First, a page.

Japan makes third contribution to support restoration efforts in Lake UrmiaApr 5, 2016
Water shortage is one of the greatest global environmental threats.
Here in Iran, the devastating situation in Lake Urmia is now one of the most serious environmental challenges. The surface of Lake Urmia – Iran's largest salt lake – has shrunk by 90 percent over the last decade. The result is an exposed bed of salt which endangers the economy and health of the residents of the surrounding areas. Over 5 million people live in the Urmia basin.
During the past two years, the Government of Japan has generously contributed US$ 2 million to the United Nations Development Programme (UNDP) to support the Department of Environment (DoE) and UNDP’s restoration efforts in Lake Urmia.
Today, a signing-ceremony for the third phase of joint cooperation between DoE, Government of Japan and UNDP took place in Tehran in the presence of Vice-President and Head of Iran’s Department of Environment, Madam Ebtekar, Minister of the Embassy of Japan, Mr. Hirofumi Wakabayashi and UNDP Resident Representative, Mr. Gary Lewis along with other government officials and the media.
This third contribution by the Government of Japan will continue to focus on implementing sustainable agriculture around the Lake Urmia basin with special focus on water saving and through this action ensuring that farmers livelihoods are sustained and even improved.
The technique being supported by the project and being used by local farmers is Urmia is called Integrated Participatory Crop Management (IPCM). This process has resulted in a water-saving of 35% which, in turn, has allowed the “saved” water to return to the lake, thus replenishing it. As a result of the success of this initiative, the project will continue on to its third phase.
Speaking at the signing-ceremony, Mr. Wakabayashi said: “We understand that the restoration of Lake Urmia will not happen overnight. But we – the Government of Japan – stand committed to continue to support the restoration efforts and to partner with the Government of Iran and UNDP for the betterment of the lives of people residing near the lake.”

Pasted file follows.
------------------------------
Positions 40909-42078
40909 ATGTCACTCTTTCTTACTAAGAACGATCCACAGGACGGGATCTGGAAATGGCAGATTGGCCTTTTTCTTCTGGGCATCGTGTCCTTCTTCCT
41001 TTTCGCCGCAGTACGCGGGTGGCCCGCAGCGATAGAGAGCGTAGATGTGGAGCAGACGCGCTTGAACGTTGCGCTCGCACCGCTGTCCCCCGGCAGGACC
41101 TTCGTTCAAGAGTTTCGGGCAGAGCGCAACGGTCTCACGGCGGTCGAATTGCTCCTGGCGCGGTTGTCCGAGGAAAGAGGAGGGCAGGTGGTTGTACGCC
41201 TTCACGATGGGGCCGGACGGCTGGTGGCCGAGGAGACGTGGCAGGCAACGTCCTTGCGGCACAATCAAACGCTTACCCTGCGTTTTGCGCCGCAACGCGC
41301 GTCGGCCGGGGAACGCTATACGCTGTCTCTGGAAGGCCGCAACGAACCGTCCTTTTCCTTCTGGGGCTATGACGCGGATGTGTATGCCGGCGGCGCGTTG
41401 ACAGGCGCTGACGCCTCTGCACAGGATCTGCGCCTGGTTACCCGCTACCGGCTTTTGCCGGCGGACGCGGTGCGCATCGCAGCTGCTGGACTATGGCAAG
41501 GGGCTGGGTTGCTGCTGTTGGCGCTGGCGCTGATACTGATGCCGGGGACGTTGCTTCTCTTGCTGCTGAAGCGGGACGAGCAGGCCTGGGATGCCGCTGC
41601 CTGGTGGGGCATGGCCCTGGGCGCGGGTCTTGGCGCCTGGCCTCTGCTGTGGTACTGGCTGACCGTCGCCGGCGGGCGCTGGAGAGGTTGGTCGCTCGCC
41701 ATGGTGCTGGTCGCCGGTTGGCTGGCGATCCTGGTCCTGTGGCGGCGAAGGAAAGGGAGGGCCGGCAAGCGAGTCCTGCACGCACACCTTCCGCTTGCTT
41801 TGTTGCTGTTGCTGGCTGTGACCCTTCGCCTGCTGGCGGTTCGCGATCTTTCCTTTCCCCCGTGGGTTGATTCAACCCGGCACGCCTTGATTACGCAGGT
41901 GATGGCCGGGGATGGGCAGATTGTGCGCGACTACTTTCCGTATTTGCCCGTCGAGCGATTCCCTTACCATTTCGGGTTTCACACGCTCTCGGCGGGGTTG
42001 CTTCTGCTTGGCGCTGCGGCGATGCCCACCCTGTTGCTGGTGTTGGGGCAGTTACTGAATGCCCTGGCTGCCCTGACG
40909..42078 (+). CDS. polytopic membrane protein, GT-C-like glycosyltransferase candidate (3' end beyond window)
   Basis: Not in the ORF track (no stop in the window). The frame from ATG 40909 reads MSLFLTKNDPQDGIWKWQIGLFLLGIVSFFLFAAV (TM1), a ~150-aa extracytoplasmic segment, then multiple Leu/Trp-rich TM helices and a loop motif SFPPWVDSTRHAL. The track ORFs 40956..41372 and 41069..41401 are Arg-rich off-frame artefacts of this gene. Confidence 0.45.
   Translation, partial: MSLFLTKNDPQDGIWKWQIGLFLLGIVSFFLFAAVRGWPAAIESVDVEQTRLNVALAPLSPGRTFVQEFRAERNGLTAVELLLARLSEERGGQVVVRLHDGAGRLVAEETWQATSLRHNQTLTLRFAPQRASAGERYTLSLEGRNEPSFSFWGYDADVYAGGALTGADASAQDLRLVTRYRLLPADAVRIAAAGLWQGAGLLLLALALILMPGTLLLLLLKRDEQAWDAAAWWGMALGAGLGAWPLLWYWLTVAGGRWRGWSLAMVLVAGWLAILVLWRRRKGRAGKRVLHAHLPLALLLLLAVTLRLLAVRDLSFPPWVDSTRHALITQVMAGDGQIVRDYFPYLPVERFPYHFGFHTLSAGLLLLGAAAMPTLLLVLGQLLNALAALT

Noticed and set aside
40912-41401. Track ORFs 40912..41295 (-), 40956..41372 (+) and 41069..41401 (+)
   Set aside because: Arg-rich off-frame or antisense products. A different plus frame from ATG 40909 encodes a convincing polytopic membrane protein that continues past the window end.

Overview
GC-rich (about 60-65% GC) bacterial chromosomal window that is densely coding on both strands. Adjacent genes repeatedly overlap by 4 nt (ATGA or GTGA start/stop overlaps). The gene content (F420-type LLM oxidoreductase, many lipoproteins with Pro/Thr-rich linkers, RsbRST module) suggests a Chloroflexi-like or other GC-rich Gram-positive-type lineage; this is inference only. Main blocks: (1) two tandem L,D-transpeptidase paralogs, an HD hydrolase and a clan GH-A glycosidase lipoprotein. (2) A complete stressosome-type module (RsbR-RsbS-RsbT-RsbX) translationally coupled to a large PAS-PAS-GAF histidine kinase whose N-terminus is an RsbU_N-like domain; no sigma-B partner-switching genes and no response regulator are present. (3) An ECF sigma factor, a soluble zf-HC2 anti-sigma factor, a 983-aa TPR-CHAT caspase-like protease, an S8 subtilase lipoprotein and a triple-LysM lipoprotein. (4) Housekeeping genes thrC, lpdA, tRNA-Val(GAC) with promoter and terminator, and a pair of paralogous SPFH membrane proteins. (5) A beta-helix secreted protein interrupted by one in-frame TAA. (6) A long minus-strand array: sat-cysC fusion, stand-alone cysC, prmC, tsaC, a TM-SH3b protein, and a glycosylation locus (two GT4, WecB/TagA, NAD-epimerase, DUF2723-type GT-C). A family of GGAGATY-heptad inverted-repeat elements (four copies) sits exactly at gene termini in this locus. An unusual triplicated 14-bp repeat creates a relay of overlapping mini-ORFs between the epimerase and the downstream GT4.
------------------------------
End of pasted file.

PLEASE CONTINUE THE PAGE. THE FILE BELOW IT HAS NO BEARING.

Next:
Mr. Lewis who also spoke at the event, stated that: “We need to focus on the agriculture sector to save water and divert more water to the thirsty lake. We’ve practiced and will continue – during this third year – an active and effective participatory process.”
Mr. Lewis added: “In this process local communities, farmers and community-based organizations have a huge role to play. We also work with provincial and national authorities like DoE to produce change for the better.”
The UNDP Resident Representative then focused on the goals for the third phase of this project which are to continue to promote and implement sustainable agriculture – through integrated natural resource management which will result in saving water in favour of Lake Urmia restoration and it will also reduce chemical use and pollution to benefit both the environment and the health of farmers. At the same the project will implement direct biodiversity conservation initiatives through social mobilization and pilot biodiversity projects.
Concluding the ceremony, Madam Ebtekar said: “The Conservation of Iranian Wetlands project and its success since 2005 paved the way for cooperation between the three parties and the implementation of Lake Urmia project.”
Vice-President and the Head of DoE added: “Environmental challenges are global challenges and in order to overcome issues and threats like those which Lake Urmia faces, international cooperation is needed. This collaboration illustrates peace, friendship and cooperation which is much needed around the globe to overcome environmental challenges. We are thankful for the dedication and the support of the Government of Japan and UNDP.”